Geographically accurate scene models have enormous potential beyond that of just simple visualizations in regard to automated scene generation. In recent years, thanks to ever increasing computational efficiencies, there has been significant growth in both the computer vision and photogrammetry communities pertaining to automatic scene reconstruction from multiple-view imagery. The result of these algorithms is a three-dimensional (3D) point cloud which can be used to derive a final model using surface reconstruction techniques. However, the fidelity of these point clouds has not been well studied, and voids often exist within the point cloud. Voids exist in texturally difficult areas, as well as areas where multiple views were not obtained during collection, constant occlusion existed due to collection angles or overlapping scene geometry, or in regions that failed to triangulate accurately. It may be possible to fill in small voids in the scene using surface reconstruction or hole-filling techniques, but this is not the case with larger more complex voids, and attempting to reconstruct them using only the knowledge of the incomplete point cloud is neither accurate nor aesthetically pleasing.

A method is presented for identifying voids in point clouds by using a voxel-based approach to partition the 3D space. By using collection geometry and information derived from the point cloud, it is possible to detect unsampled voxels such that voids can be identified. This analysis takes into account the location of the camera and the 3D points themselves to capitalize on the idea of free space, such that voxels that lie on the ray between the camera and point are devoid of obstruction, as a clear line of sight is a necessary requirement for reconstruction. Using this approach, voxels are classified into three categories: occupied (contains points from the point cloud), free (rays from the camera to the point passed through the voxel), and unsampled (does not contain points and no rays passed through the area). Voids in the voxel space are manifested as unsampled voxels. A similar line-of-sight analysis can then be used to pinpoint locations at aircraft altitude at which the voids in the point clouds could theoretically be imaged. This work is based on the assumption that inclusion of more images of the void areas in the 3D reconstruction process will reduce the number of voids in the point cloud that were a result of lack of coverage. Voids resulting from texturally difficult areas will not benefit from more imagery in the reconstruction process, and thus are identified and removed prior to the determination of future potential imaging locations.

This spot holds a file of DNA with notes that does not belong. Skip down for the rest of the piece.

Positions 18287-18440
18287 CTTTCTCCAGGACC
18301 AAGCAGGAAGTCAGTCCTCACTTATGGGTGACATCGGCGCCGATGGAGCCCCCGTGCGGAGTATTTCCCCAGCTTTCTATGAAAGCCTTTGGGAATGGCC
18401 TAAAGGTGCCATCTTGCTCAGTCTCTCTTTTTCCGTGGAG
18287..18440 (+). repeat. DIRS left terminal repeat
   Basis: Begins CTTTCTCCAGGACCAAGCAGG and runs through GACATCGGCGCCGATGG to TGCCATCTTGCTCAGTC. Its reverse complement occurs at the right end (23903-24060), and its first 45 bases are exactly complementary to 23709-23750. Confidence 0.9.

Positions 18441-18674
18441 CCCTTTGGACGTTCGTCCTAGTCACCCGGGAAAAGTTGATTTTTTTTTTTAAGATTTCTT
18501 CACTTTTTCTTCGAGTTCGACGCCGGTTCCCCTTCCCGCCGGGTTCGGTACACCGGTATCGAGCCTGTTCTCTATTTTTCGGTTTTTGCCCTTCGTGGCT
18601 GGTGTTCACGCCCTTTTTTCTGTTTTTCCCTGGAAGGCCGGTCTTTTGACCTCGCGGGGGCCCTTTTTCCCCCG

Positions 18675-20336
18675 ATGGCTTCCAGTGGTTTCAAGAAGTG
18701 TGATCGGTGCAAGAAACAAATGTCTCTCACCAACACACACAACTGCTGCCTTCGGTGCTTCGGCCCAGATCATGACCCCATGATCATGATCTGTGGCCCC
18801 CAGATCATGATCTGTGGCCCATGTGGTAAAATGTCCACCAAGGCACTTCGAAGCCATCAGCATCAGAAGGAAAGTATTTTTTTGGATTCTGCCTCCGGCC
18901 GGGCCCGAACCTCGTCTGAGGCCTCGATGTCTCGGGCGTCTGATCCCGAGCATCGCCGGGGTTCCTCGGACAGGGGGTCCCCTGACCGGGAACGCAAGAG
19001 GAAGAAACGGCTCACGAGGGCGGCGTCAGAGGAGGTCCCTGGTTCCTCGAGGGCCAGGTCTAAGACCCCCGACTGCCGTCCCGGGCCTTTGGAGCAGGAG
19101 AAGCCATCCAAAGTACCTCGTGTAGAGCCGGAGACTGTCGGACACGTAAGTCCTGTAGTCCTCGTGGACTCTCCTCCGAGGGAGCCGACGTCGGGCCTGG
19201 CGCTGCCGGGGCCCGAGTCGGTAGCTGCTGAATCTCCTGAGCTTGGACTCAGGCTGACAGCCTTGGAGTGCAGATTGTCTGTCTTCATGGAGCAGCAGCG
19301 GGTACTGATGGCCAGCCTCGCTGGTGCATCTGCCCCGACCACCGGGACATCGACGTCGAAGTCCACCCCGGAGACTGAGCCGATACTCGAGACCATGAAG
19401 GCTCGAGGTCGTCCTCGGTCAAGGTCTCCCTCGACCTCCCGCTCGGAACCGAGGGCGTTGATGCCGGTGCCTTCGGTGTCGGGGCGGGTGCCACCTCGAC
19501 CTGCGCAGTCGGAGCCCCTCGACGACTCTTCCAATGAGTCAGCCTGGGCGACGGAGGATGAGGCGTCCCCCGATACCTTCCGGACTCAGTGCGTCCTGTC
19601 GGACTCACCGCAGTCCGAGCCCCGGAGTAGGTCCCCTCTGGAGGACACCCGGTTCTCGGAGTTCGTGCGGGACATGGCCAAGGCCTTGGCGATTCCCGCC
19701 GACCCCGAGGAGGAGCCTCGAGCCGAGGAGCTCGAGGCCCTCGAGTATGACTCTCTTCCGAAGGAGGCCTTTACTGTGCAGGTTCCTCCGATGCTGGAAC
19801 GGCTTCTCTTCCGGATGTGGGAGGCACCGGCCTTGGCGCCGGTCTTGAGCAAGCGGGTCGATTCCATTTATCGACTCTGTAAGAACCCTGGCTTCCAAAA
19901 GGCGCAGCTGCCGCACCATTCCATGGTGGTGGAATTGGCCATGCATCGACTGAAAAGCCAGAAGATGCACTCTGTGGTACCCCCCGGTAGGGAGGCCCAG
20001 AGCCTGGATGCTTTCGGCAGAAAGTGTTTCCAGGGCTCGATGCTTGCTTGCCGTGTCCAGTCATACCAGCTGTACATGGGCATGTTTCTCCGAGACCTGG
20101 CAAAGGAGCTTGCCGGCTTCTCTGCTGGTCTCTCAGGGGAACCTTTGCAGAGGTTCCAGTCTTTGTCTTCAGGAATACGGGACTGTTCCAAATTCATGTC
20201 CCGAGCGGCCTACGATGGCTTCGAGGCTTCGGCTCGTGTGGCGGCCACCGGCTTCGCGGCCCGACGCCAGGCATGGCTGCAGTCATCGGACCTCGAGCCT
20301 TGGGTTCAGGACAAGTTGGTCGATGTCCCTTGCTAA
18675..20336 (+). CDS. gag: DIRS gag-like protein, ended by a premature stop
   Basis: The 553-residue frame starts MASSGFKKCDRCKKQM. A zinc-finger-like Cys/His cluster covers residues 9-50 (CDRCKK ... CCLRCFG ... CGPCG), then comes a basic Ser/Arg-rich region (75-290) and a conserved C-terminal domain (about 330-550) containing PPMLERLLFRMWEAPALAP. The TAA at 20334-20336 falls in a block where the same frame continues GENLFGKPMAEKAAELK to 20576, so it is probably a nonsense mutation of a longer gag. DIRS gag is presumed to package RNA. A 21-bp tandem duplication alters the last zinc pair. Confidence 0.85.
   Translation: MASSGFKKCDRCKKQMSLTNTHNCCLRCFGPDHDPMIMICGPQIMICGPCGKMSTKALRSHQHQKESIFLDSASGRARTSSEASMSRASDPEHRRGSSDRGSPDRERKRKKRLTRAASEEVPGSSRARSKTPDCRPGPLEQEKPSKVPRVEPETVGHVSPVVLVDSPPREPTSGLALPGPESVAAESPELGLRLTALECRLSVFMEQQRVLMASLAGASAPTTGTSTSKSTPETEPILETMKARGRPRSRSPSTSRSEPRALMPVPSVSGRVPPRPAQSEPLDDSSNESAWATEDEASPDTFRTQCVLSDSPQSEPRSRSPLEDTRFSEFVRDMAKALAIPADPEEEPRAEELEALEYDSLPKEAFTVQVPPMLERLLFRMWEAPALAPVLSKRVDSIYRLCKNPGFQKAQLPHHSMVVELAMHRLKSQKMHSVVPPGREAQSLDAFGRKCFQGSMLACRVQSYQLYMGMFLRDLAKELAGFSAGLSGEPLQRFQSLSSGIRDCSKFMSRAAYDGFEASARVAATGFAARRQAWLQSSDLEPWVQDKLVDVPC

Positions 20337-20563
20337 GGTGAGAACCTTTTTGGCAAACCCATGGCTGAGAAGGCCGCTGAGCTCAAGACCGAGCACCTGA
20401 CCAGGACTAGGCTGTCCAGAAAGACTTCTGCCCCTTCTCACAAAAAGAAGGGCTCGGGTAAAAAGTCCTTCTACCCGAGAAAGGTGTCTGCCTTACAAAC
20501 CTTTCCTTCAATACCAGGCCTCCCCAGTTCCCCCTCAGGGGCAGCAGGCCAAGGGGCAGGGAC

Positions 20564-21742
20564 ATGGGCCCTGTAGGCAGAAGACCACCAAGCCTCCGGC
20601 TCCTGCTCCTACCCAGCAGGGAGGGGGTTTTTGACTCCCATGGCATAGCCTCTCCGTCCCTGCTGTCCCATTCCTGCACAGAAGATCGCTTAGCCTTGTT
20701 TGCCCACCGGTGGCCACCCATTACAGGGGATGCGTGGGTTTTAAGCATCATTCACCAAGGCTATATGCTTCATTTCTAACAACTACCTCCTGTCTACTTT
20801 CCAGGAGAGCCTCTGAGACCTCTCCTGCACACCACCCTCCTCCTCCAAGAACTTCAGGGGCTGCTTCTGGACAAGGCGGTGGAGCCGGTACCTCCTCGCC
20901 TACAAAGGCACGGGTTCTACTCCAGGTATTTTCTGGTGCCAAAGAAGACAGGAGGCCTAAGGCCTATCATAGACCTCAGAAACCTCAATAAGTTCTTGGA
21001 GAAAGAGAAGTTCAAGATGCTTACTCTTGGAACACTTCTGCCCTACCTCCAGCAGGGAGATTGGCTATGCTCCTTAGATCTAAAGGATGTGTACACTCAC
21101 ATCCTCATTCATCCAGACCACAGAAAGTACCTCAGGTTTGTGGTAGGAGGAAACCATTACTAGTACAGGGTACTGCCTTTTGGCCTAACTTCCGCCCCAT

Library of Congress Subject Headings

Optical radar--Data processing; Image analysis; Remote-sensing images--Data processing

Publication Date


Document Type


Student Type


Degree Name

Imaging Science (MS)

Department, Program, or Center

Chester F. Carlson Center for Imaging Science (COS)


Carl Salvaggio

Advisor/Committee Member

David Messinger

Advisor/Committee Member

Derek J.Walvoord


Physical copy available from RIT's Wallace Library at TA1637 .S358 2015


RIT – Main Campus

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